The Art of Losing Your (Almost) Lover

By Jac Morrison

If the word "fickle" was personified, I am almost entirely sure it would materialize itself as me. I fall in love as suddenly as the wind changes direction. It takes very little for my imagination to launch itself into daydreams about a lustful future with whichever human might have laid their gentle hands on me the night before. I am a textbook romantic. There is no way around that fact. Being this way has taken me on many a happy escapade -- long nights spent thinking "I'm going to remember this for the rest of my life". The sort of lustful grand adventures fit only for a Peter Sollet film.

Of course, loving so freely often means losing those lovers just as quickly as they came. I am no stranger to scarfing down loaves of cookie dough in my candlelit bedroom while listening to A Fine Frenzy on repeat. Tortured and hopeless, scrolling through their social media accounts wondering if that last Bright Eyes lyric they captioned their latest selfie with was related to me (it wasn't). In fact, it has happened so dreadfully often that I have created a three step guideline as to how to overcome the phenomena that is losing someone that was never really yours to begin with.I call it "The Art of Losing Your Almost Lover".

Step One: Stop

Often times when a human (no matter how small an appearance they made in your life) leaves abruptly you find yourself in a panic. Anxious questions surge through your head as if you were frantically flipping channels on a television. What did I do wrong? Did I come off too strong? Was I too loud? Too quiet? Was I too passionate? Was I not passionate enough? The trick to quieting your worried mind is simply, stop. Breathe. Listen to your lungs process oxygen. Close your eyes. Be in this moment, be present in the space you are in. The world is not ending, your body is intact. There is nothing inherently dangerous about this loss, despite its immediate pain. You are okay, you will be okay.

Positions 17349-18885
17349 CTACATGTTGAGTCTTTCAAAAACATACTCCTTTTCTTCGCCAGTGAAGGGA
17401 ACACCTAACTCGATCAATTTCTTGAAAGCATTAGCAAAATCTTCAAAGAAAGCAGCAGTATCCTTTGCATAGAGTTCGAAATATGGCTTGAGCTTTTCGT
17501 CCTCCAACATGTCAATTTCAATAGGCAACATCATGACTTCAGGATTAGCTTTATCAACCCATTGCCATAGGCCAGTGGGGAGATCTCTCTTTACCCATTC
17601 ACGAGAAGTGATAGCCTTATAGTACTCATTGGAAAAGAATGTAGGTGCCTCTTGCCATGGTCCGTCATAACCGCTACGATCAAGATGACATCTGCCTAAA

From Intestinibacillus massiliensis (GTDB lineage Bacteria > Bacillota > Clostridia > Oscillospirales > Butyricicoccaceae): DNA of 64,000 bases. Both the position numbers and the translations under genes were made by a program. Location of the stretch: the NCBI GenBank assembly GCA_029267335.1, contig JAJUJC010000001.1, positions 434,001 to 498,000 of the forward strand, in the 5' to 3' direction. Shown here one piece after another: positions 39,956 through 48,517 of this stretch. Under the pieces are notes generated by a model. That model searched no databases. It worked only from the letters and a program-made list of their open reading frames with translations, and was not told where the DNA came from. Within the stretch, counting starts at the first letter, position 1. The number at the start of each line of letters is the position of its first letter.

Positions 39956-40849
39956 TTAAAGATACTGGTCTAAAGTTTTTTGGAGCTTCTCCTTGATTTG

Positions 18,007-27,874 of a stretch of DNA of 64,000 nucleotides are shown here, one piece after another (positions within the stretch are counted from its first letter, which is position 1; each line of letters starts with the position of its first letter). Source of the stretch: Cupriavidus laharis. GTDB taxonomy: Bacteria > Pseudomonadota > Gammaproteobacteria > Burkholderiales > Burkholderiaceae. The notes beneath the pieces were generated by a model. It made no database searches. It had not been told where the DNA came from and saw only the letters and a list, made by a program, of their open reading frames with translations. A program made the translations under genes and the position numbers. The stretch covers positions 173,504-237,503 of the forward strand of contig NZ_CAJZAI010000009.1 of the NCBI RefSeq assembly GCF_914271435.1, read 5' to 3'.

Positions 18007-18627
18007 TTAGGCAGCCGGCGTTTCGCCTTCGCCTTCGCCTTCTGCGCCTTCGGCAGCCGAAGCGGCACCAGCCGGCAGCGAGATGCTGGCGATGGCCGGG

Step Two: Let Go

This is often the hardest part, but I find it to be the most necessary. In order to heal over the loss of your almost lover, you need to forget them. I am not saying go full Clementine Kruczynski in Eternal Sunshine on their ass but you need to remove their existence from your immediate present, at least temporarily. Delete their texts from your phone. Unfollow their posts on Facebook. Put away the sweater they left on your bedpost. Stop listening to Keaton Henson's "10am Gare De Nord" on repeat. Put down the tubes of cookie dough. Turn off Garden State. Re-organize your life to what it was before they ever came around. Remind yourself there was a time before this lover, and there will be a time after.

 

Step Three: Love Yourself

Now, I know what you're thinking. "Oh, here it comes. The grand cliche of ~You Have To Love YourSELF Before You Can Love Anyone Else!!~ But that is absolutely not where I am going with this. I do not think there is a guideline to love that says you need to be fully comfortable in yourself to love another person. (Who really is fully comfortable in themselves anyways?) But I do think it is essential to at least try to love yourself after the loss of an almost lover. Because frankly, in the recoil of your failed romance, who else is going to? Tell yourself that the inability of another human to love you the way you expected absolutely does not reflect on your character. You are not unloveable because one human doesn't love you. So, in spite of your almost lover, be in love with yourself. Do the thing that you are best at, congratulate yourself on it. Take yourself out for gelato. Take long, steaming bubble baths. Dance around your living room to your favorite angry punk music. You are good. You are worthwhile. You are valuable. Tell yourself these things until they no longer register as words in your brain.

You are good. You are worthwhile. You are valuable.

Losing an almost lover is arguably just as difficult as losing a partner. Often it comes abrupt and unexpected; one minute you are dreaming of a blissful tomorrow and the next you are stumbling back trying to regain footing as if the floor had collapsed right out from under you. But just like any other tumble in life, you will stand back up. You will dust the melancholy remorse off your shoulders, and if you're anything like me -- it will not be long before you fall in love with someone else's gentle hands.